If you can change your default, you can make substantial changes with significantly less effort. So if your goal is to lose weight, it's less work to reduce consumption rather than burn off excess calories consumed. By changing my default from burger, fries, and a coke to burger and a diet coke or just burger or maybe the chicken sandwich could shave off 600+ calories, which is at least an hours worth of running. And since it's just a default, if I really wanted fries or a coke that day, I could, but I had to make the decision.

    Likewise, I've changed my defaults for meat. As beef as it has a higher CO2 footprint per kilogram than pork or chicken, I mostly stopped buying beef and replace it with pork or chicken. Default changed to not beef. The other default I've been working on default: no meat.

    Changing Defaults

    My default breakfast has changed from toast with eggs, and maybe some sausage or bacon to toast with peanut butter and a banana. I can still eat an egg if I want, but I usually don't.

    Lunch is harder to default for me, but I've been defaulting to less or no meat dishes. I'll have some pasta (either a butter-soy-garlic Japanese style pasta, or a Naprotian (sans bacon as is traditional)), taco rice (with beans instead of meat or just little meat), or onigiri with a Japanese style omelette (tamago-yaki).

    Dinner still typically has some kind of meat or fish component, but it's no longer the main. It's used more like a spice. To replace the gap we've been increasing the variety of vegetables that we buy and eat in it's place.

    I don't have a particular goal of becoming vegetarian or vegan (though many creatives I respect are e.g. Moby, Casey Neistat etc..), but I may end up there.

    For now it's just a journey of exploring life with less meat. A life with less harm. A life with more veg. A life with different defaults.
  • Technology I Use

    Inspired by James, I'll chime in with the technology I use. Most of it is a few years old at best.

    Computer Setup

    My main computer is a mid-2014 15" Macbook Pro with a 2.8Ghz Intel i7 CPU, 16GB ram, and 512GB SSD hard drive. It got a fresh battery back in January so it should be good for another few more years.

    I do feel the limits of it occasionally, but not often. As it's been a while since I've gotten a new computer, I am getting the urge to replace or augment it. If I replace it outright, it would probably be with another Mac, Thinkpad, or a Frame.work.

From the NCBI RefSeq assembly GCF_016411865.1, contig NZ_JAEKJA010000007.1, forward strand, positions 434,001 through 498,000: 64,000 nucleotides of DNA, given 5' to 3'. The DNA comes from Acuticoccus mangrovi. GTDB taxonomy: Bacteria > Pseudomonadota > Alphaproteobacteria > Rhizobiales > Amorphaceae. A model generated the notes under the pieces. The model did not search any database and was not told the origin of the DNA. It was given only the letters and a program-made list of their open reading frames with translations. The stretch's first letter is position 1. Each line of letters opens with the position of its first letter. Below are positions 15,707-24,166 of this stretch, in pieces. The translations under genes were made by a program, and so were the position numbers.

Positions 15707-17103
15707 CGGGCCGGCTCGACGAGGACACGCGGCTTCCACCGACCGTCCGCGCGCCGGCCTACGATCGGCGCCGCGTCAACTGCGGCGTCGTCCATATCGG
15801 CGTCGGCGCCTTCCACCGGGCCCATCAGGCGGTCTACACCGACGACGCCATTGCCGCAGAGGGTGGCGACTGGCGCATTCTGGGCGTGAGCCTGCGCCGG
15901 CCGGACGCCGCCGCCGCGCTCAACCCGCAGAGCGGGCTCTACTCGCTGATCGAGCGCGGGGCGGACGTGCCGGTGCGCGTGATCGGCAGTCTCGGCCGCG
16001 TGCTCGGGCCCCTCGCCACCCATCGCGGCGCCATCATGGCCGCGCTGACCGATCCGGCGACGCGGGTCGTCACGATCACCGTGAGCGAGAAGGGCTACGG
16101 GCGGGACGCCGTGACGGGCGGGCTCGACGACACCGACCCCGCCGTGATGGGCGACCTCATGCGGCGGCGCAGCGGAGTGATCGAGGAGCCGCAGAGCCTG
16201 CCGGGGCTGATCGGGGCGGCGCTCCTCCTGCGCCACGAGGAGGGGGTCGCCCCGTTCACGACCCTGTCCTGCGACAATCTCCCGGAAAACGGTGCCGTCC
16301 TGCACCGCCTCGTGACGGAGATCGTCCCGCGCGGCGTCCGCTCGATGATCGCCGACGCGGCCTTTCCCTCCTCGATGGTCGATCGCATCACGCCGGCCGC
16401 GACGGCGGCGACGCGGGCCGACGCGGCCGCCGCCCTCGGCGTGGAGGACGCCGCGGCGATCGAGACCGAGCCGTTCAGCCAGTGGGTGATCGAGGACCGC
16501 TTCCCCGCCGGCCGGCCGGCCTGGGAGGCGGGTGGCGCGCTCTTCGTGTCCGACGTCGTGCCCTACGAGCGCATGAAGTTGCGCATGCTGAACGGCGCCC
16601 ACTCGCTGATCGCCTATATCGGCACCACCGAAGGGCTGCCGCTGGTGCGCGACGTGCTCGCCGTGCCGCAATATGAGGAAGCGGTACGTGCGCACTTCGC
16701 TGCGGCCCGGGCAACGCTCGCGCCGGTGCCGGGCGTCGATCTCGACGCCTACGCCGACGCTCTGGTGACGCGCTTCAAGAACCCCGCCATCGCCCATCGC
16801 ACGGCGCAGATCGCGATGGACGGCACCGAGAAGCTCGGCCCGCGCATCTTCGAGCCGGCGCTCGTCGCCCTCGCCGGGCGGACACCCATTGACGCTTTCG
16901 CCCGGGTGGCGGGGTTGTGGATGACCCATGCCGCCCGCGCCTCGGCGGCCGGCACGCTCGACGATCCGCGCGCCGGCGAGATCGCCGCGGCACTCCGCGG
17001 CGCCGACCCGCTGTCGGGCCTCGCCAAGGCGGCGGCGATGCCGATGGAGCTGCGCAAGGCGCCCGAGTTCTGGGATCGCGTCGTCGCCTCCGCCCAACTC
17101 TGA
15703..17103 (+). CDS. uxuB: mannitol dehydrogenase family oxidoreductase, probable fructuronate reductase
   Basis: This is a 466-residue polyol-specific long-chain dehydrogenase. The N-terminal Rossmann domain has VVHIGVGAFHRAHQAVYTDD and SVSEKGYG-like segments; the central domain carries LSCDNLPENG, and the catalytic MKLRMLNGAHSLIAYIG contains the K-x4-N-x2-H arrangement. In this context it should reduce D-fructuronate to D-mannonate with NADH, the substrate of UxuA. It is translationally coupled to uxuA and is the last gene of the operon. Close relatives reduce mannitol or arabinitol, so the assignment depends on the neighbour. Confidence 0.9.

If I were to replace it with a desktop, it would probably be a used Mini PC coming off lease from some business. But since I mostly use my personal laptop from the kitchen table (not my home office), I'd need to remote into the desktop most of the time. But I'm not sure I'd do that.

    Home Server

    I have a 2012 MacMini with 16GB of ram acting as a home media server. I got it from my brother and the clips that hold the ram in are broken / missing (I have no idea how). So it's using a broken cd-r (as is how I received it) to create pressure to keep them in place.

    This server also runs mac OS and is hooked up to my ScanSnap and a Drobo with  14TB of storage. Since it redundant, only half is actually usable. As is, it'ss fairly under-utilized with just Plex and iTunes. Maybe spending time on r/SelfHosting could improve that. If I were to get a new Mini computer, it would likely be replacing both my laptop and my home server.

    Work Setup

    I've been working remotely / working from home for all but 2 years of the past decade. I've always kept my work setup separate from my home setup in that period. Currently my work computers are provided by my employer and they're generally the latest MacBookPro that's refreshed every 3 years.
    • Keyboard: Happy Hacking Lite2 USB with a US layout
    • Headphones: Airpods on mobile.  Sony MDR7506 Professional Large Diaphragm at my desk.
    • Mouse: Magic Trackpad and a random Microsoft Optical mouse
    • Webcam/Microphone: Built in. (I really should upgrade this)
    • Monitor: Dell U2720QM 27 inch 4K


    • Operating System: macOS Catalina at home, BigSur at work. Ubuntu on my servers.
    • Browsers: Firefox
    • Terminal: Terminal.app / iTerm2
    • Code Editor: PyCharm / emacs
    • Music: Plex / YouTube


    iPhone XR (Yellow, 64GB)


    Apple Watch (Series 5)

    Site Technology

    This site is powered by Tanzawa, an open source blogging engine I started building about a year ago. Tanzawa is built with Python/Django with a splashes of Javascript (Stimulus) for the maps. Mapping is powered by Leaflet.js.
  • Why I'm Joining Octopus Energy 🐙

    A bit over 4 years ago I moved back to Japan, without a stable job. I had been contracting for 3 or 4 years in the US, but a difference in time zones (GMT+9 vs GMT - 4) made that difficult to maintain. I had heard about a Python shop called BeProud and they were remote friendly.

    There weren't many remote friendly companies at the time in Japan, let alone companies that specialized in Python consulting. Being full-remote friendly signaled to me that they'd have a progressive company culture where I'd fit.

    It was a fun just over 4 years, my longest tenure to date. My co-workers were great, bosses nice, and the projects (mostly) fun. Work-life balance is taken seriously (I took 6-weeks of (paid) parental leave after my son was born without any issues – something that's still rare in Japan).

    If you can speak Japanese and sling Python, they're a great company filled with great people.

    So why leave?

    Climate change. Like many, for years I've worried about climate change. But I didn't know where to begin, beyond voting for people that take it seriously and reduce flights/driving where possible. But the challenge is bigger than any individual.